Director Gail Mancuso of "Breaking Bad" chose to look at McConaughey as she was accepting her award. "I knew if I had to look at my cast, I would tear up," she said backstage. "I thought, `what's the next best thing? Matthew McConaughey.' He was sitting right there."

Yet the only time McConaughey went on stage was when he and "True Detectives" co-star Woody Harrelson were presenters. Their HBO series was the subject of much pre-show hubbub - many in Hollywood thought it should be in the miniseries category, not drama - but it proved a moot point as the major awards went elsewhere.

Roberts and Ruffalo were not honored for their roles in the HBO movie about the early days of AIDS, "The Normal Heart," although the project won the Emmy for best TV movie.

Jumping back and forth between television and feature films isn't as unusual as it used to be, with television in a robust creative period. But with a lot of quality work out there, names aren't enough to guarantee an award.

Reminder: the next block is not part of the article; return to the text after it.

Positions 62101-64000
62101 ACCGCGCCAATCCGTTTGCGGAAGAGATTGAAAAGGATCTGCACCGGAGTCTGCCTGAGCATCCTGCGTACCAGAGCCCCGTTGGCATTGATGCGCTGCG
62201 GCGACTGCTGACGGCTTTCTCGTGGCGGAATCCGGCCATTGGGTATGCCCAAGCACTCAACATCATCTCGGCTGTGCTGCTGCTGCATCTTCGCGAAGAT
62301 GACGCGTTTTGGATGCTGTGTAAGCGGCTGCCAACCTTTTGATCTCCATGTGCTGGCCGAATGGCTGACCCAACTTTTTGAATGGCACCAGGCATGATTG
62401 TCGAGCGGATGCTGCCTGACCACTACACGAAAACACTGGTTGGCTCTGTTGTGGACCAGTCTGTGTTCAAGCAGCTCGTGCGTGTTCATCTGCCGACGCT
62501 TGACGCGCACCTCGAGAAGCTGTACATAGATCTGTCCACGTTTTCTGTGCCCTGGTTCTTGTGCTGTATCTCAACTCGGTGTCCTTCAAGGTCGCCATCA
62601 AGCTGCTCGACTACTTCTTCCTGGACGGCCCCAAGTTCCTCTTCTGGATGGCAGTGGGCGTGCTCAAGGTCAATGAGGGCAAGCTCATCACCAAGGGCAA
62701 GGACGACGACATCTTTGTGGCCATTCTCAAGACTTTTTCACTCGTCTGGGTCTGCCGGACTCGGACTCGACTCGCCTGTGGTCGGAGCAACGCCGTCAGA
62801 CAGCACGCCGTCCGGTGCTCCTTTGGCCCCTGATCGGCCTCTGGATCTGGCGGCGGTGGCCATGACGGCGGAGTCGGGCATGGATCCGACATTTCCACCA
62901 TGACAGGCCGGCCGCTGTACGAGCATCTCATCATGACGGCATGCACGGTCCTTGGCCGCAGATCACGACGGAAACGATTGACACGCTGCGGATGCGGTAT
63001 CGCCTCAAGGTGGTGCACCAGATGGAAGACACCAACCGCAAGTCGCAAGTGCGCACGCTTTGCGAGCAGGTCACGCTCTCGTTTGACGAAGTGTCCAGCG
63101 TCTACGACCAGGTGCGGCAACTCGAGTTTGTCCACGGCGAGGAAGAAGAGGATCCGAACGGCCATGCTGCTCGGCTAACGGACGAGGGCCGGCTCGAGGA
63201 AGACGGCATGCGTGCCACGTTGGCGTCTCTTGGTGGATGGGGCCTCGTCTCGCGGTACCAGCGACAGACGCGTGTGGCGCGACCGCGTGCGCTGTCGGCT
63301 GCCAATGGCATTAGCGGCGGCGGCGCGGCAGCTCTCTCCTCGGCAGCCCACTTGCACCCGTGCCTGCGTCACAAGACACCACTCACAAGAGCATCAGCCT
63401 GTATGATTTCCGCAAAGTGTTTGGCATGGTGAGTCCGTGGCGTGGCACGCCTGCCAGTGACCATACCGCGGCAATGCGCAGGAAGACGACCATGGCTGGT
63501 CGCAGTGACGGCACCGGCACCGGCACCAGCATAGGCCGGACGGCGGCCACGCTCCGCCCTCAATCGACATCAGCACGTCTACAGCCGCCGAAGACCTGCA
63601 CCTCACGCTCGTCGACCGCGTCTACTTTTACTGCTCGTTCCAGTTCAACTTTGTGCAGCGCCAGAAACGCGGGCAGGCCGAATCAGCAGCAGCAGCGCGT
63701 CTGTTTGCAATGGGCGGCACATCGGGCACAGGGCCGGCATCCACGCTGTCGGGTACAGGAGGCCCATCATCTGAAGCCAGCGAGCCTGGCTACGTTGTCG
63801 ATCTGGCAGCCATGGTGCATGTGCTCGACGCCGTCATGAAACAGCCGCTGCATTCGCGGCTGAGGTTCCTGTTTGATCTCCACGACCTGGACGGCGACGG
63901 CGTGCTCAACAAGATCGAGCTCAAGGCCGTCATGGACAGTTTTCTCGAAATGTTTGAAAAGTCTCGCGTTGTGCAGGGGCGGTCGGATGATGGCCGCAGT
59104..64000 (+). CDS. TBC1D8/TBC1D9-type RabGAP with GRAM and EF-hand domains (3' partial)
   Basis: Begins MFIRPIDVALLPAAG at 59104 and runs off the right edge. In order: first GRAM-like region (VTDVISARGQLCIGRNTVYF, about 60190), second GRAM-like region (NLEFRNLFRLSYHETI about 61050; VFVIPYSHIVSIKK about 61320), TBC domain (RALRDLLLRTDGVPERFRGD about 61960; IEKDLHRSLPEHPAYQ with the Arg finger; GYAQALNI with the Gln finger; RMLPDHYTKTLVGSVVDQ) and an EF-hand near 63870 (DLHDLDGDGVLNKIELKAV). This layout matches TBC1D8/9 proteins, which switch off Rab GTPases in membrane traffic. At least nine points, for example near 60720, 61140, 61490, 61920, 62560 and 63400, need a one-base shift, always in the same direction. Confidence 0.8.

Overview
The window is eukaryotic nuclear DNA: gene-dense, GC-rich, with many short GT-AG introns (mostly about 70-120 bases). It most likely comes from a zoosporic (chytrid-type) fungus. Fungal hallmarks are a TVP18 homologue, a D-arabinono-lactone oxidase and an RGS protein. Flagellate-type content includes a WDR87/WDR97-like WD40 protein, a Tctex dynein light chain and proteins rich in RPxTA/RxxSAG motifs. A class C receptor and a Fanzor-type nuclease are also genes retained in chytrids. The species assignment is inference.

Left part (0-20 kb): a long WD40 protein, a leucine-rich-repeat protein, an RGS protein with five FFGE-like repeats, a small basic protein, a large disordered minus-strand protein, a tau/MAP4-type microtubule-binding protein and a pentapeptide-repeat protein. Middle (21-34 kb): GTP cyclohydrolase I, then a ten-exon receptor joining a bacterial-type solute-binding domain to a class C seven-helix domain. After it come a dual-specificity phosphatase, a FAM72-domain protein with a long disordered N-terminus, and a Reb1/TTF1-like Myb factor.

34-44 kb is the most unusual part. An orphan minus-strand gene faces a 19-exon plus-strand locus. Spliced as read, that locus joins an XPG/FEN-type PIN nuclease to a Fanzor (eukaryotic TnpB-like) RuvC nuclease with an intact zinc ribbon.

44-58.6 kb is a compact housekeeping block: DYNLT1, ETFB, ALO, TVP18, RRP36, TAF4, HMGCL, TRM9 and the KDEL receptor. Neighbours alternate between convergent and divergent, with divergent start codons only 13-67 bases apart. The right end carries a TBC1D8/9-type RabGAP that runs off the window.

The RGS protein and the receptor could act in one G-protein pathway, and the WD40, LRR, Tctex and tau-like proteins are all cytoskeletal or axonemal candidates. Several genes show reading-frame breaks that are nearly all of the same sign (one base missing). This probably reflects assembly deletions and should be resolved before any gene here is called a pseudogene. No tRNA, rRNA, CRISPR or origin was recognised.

Emmys host Seth Meyers made note of the unusual time slot for the awards show, on a Monday (Sunday is the usual date) in late August. It was NBC's turn to air the show, and the network didn't want to preempt its lucrative Sunday night NFL football package.

"If I understand television, it means the Emmys are about to be cancelled," Meyers joked.

Once the awards began, some of television's royalty added to their trophy cases. Jim Parsons, star of television's most popular comedy, "The Big Bang Theory," won his fourth straight award for best comedy actor. It was the third year in a row for Julia Louis-Dreyfus of HBO's "Veep" to win the best comic actress award.

Julianna Margulies, the star of CBS' "The Good Wife," was the beneficiary of an especially strong season for the show, winning her second Emmy as best actress in a drama.